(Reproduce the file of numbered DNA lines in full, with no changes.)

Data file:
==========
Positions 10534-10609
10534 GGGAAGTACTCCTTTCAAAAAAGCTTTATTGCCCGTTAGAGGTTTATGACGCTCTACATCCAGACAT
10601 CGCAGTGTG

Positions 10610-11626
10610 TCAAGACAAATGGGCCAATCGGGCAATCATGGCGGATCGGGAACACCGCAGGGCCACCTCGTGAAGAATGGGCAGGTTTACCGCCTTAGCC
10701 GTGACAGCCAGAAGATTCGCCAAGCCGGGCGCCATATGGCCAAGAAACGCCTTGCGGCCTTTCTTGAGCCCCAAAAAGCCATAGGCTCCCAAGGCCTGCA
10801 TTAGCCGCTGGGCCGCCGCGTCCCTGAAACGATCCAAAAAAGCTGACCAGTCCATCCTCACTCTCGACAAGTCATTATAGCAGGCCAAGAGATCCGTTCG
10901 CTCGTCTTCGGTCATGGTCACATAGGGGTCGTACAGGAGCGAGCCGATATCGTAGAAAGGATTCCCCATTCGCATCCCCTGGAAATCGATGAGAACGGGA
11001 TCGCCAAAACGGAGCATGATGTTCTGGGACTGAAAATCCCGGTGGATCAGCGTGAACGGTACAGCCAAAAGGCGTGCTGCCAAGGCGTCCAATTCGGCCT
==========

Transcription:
Positions 10534-10609
10534 GGGAAGTACTCCTTTCAAAAAAGCTTTATTGCCCGTTAGAGGTTTATGACGCTCTACATCCAGACAT
10601 CGCAGTGTG

Positions 10610-11626
10610 TCAAGACAAATGGGCCAATCGGGCAATCATGGCGGATCGGGAACACCGCAGGGCCACCTCGTGAAGAATGGGCAGGTTTACCGCCTTAGCC
10701 GTGACAGCCAGAAGATTCGCCAAGCCGGGCGCCATATGGCCAAGAAACGCCTTGCGGCCTTTCTTGAGCCCCAAAAAGCCATAGGCTCCCAAGGCCTGCA
10801 TTAGCCGCTGGGCCGCCGCGTCCCTGAAACGATCCAAAAAAGCTGACCAGTCCATCCTCACTCTCGACAAGTCATTATAGCAGGCCAAGAGATCCGTTCG
10901 CTCGTCTTCGGTCATGGTCACATAGGGGTCGTACAGGAGCGAGCCGATATCGTAGAAAGGATTCCCCATTCGCATCCCCTGGAAATCGATGAGAACGGGA
11001 TCGCCAAAACGGAGCATGATGTTCTGGGACTGAAAATCCCGGTGGATCAGCGTGAACGGTACAGCCAAAAGGCGTGCTGCCAAGGCGTCCAATTCGGCCT